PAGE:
With the addition of the assumption of small bias they estimate an additional term which is independent of L (Eq.28).

The authors appropriately shed light on the incorrect behaviour of the analytical expression for $\alpha=\pm \pi$ and $\nu=0$. This implies that an analytical calculation of the charge(symmetry)-resolved Rényi moments cannot be carried out without a further approximation of the generating function, which however holds for large L. The calculation allow them to estimate an equipartition-breaking term scaling with the system size, first time observed in the literature.

Then the authors provide numerical simulations for the case of a scattering region consisting of a single site and test the validity of the approximations computing $Z_n(\alpha)$ in several conditions.
Eventually they generalize their calculation to the case of multiple scatterers.

The paper is well written and it clearly shows the effort of the authors in detailing all the criticalities of the calculations. They provide a comprehensive derivation of the analytical results in the appendices, if not present in the main text, and investigate the validity of the approximations extensively in section 4.3.

The result is innovative and well presented. They show an unusual scaling of entanglement with both a volume-law and logarithmic term and provide the first example, at the best of my knowledge, of an equipartition-breaking term scaling with the system size.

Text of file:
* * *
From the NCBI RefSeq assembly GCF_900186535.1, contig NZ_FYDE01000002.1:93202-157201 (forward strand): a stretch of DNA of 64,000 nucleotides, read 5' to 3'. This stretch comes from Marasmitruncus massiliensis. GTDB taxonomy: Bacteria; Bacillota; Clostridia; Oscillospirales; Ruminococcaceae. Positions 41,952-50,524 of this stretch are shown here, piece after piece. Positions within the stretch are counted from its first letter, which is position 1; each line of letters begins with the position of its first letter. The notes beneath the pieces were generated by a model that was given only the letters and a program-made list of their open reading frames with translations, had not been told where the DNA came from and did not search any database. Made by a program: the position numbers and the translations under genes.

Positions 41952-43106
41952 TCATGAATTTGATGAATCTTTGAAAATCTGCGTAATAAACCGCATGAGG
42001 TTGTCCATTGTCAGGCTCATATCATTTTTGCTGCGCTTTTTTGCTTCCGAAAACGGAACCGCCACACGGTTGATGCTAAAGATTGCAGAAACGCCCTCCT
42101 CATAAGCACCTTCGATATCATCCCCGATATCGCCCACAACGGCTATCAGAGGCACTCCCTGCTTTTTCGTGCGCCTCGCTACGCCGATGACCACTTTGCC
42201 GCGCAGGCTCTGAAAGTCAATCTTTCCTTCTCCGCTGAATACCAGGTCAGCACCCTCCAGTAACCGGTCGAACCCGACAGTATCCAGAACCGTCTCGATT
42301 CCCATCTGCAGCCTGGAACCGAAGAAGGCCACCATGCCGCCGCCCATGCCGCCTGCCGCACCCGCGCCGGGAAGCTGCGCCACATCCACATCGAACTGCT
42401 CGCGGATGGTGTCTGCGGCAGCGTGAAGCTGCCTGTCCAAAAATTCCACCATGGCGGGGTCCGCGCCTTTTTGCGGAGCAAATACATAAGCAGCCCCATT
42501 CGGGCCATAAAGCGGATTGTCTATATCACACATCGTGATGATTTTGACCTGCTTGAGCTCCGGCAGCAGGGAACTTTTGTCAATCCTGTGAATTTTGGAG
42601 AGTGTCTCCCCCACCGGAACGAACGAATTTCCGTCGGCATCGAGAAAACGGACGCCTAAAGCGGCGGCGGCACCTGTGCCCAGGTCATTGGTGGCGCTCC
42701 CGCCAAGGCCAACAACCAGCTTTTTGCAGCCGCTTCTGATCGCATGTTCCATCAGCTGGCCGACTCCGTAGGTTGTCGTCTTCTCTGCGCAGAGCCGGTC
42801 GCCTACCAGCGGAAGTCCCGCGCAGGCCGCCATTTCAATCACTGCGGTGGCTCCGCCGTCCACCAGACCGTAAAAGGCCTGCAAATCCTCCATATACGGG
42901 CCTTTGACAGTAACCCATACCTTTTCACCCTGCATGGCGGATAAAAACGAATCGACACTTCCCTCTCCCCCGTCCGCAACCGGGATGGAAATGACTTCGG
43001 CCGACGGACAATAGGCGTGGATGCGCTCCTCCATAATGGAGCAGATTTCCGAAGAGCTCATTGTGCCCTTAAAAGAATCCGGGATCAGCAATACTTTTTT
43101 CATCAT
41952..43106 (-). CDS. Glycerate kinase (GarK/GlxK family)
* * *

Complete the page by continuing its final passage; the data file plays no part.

The findings presented here could be a useful addition to the topic of entanglement scaling out-of-equilibrium as well as to the newly popular topic of charge(symmetry)-resolved entanglement . In conclusion, I recommend the paper for publication.

Nevertheless, a short list of more specific comments/questions follows.

Requested changes

1) Right after Eq.15, the authors write the same piecewise function $\tau(k)$ in the case $k_{F,R}>k_{F,L}$. It might have been easier for the reader if it was written, as Eq.15, in the equation environment.

2) Similarly Eq.23 might be written in the same fashion of Eq.15 and the explanation before simplified.

3) The authors claim that the scaling law they write in Eq.42 should be more common in nonequilibrium setups, nonetheless confirming that they deal with a specific class of steady-states, for which analytical calculations are possibile ("excited eigenstates of an Hamiltonian with Fermi-discontinuous distribution of the excitations"). It would be interesting a comment on this statement, as it is not evident which are the non-equilibrium setups they refer to. Are open systems counted among these, e.g. scattering regions given by local pump/loss terms?

4) The authors find an anti-symmetric equipartition-breaking term and highlight the fact that it is odd with respect to $Q_A-\langle Q_A \rangle$. It seems it is related to the fine-tuned setting. Do they have any particular insight on how general this odd symmetry breaking is and if it could be seen in other contexts?